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Given the following graph:

enter image description here

Where SP is the start point and EP is the end point of a line - how would I rotate p1 and p2 on axis SP in such a way that they would represent an isosceles triangle e.g.

enter image description here

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What is special about the second picture? For example, do you want your triangle to be isosceles? – dtldarek Feb 4 '13 at 9:03
@dtldarek Judging from the title of the question, I'd say 'yes' – mrf Feb 4 '13 at 9:10
@dtldarek yes, I have updated the question. – James Feb 4 '13 at 9:26

Calculate the distance between say $p_1$ and $SP$, $d = |SP - p_1|$. Suppose $v := EP - SP = (v_1, v_2)$. Then $n = (-v_2, v_1)$ is the direction you need to go in. Then your points are $SP \pm \frac{d n}{|n|}$

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Could you elaborate a little on v := EP - SP = (v1, v2)? i.e. where does v1/v2 come from (bit rusty with maths!). – James Feb 4 '13 at 10:16
Let $EP = (x_1, y_1)$ and $SP = (x_2, y_2)$. Then what I meant is that $v = (x_2 - x_1, y_2 - y_1)$. So $n$ would then be $(y_1 - y_2, x_2 - x_1)$. – muzzlator Feb 4 '13 at 10:18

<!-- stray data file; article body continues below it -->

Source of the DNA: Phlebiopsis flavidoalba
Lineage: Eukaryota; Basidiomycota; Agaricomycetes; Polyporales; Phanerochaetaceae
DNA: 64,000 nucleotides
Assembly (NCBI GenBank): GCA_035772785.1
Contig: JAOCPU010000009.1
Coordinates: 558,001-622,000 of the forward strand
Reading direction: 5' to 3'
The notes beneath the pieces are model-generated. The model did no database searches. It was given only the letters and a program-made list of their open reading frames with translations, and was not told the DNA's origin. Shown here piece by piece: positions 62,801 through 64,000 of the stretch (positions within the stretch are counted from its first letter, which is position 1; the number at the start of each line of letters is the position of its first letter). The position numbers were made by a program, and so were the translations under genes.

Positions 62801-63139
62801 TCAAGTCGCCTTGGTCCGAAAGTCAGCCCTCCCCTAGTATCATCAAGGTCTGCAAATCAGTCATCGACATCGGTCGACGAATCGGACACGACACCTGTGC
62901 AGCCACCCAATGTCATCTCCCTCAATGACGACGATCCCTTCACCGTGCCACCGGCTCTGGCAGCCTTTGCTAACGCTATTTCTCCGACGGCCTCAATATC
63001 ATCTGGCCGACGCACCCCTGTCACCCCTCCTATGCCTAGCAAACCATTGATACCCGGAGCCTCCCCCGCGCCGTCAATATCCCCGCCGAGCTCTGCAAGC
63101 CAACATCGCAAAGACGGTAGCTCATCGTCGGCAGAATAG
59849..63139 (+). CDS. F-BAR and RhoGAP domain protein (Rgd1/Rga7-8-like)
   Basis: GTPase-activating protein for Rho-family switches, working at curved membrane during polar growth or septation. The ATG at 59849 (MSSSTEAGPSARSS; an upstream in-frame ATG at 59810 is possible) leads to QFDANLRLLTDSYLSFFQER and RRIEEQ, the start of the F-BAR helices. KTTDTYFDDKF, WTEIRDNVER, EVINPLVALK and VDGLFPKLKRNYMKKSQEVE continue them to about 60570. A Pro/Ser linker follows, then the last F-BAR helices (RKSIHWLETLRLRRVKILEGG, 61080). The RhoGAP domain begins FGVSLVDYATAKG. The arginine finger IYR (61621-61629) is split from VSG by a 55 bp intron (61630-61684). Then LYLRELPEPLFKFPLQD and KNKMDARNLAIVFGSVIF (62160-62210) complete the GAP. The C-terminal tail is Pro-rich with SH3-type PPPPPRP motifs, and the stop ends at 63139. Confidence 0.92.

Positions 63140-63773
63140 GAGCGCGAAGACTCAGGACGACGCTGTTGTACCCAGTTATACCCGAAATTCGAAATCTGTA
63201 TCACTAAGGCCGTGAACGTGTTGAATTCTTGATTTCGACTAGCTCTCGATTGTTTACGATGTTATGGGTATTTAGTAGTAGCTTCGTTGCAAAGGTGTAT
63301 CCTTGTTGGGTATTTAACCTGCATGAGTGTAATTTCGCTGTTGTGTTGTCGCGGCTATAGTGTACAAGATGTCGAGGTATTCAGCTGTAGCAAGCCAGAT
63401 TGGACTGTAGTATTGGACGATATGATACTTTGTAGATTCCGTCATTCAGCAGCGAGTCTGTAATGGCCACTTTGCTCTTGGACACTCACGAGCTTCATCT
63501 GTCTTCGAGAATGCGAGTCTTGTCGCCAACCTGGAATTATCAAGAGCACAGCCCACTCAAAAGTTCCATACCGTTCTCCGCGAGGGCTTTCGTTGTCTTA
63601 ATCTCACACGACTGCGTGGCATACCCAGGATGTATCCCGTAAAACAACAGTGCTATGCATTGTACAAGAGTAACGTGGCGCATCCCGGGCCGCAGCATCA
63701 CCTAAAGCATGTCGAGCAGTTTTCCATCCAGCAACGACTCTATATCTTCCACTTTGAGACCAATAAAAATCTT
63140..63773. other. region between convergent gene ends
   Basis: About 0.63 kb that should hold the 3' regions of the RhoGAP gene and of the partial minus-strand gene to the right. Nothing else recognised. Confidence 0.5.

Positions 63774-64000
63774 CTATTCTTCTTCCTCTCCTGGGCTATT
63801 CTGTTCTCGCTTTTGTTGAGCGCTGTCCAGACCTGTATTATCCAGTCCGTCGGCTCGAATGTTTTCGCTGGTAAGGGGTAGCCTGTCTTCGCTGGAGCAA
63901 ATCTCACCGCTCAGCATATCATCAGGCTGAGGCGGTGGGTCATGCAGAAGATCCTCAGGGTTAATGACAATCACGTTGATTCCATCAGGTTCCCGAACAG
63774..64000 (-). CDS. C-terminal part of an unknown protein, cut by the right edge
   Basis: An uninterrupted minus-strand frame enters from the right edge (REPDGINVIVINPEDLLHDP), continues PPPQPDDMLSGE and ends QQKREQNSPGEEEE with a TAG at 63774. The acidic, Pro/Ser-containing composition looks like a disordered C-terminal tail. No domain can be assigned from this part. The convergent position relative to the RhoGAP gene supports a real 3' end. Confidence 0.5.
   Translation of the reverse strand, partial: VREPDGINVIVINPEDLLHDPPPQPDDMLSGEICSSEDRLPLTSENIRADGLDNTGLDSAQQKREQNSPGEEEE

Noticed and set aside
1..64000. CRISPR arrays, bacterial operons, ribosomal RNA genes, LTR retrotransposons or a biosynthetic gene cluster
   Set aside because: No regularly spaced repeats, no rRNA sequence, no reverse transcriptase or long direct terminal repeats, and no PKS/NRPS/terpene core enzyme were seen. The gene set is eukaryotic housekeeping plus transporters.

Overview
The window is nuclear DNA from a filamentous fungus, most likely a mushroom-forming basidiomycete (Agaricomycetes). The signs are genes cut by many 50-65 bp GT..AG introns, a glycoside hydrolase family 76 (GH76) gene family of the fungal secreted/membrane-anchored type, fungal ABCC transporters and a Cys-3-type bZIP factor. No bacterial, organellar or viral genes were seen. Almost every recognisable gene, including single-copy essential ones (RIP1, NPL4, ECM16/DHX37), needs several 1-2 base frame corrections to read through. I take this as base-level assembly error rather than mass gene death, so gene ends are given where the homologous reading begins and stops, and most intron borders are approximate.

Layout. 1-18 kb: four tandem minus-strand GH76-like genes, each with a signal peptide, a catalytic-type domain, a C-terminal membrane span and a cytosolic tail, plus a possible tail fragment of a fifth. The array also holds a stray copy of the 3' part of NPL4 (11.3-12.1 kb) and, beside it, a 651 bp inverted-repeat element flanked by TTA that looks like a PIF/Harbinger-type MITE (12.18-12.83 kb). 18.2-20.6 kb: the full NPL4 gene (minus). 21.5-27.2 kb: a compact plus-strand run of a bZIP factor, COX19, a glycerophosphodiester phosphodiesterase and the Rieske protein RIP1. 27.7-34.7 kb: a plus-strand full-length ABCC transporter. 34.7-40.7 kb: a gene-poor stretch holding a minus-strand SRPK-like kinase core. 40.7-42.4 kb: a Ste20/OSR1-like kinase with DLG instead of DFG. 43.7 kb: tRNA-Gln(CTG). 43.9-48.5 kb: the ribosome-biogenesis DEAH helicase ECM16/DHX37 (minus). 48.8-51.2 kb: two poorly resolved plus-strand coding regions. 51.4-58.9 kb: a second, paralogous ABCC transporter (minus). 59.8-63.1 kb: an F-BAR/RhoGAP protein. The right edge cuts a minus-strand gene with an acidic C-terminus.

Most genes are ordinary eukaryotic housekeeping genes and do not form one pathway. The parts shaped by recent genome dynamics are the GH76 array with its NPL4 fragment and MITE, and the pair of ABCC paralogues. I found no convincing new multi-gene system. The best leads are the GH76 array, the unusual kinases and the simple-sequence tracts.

Thanks and the last formula could you explain the last equation i.e. dn/|n|? I understand that p1/p2 will be the SP +- whatever the value of that equation is. – James Feb 4 '13 at 10:29
I suppose you need to know what $|v|$ means, $|v|$ is the length of a vector $v$ and you can calculate it in 2-dimensions by doing $|(v_1, v_2)| = \sqrt{v_1^2 + v_2^2}$. So, after you find $d = |SP - p_1|$, you then take the vector we just calculated $n$, first scale it by $d$, then scale it by $1 / |n|$ – muzzlator Feb 4 '13 at 10:39
So in laymans terms - P1 := SP - (d x n / √ n)? – James Feb 4 '13 at 10:49

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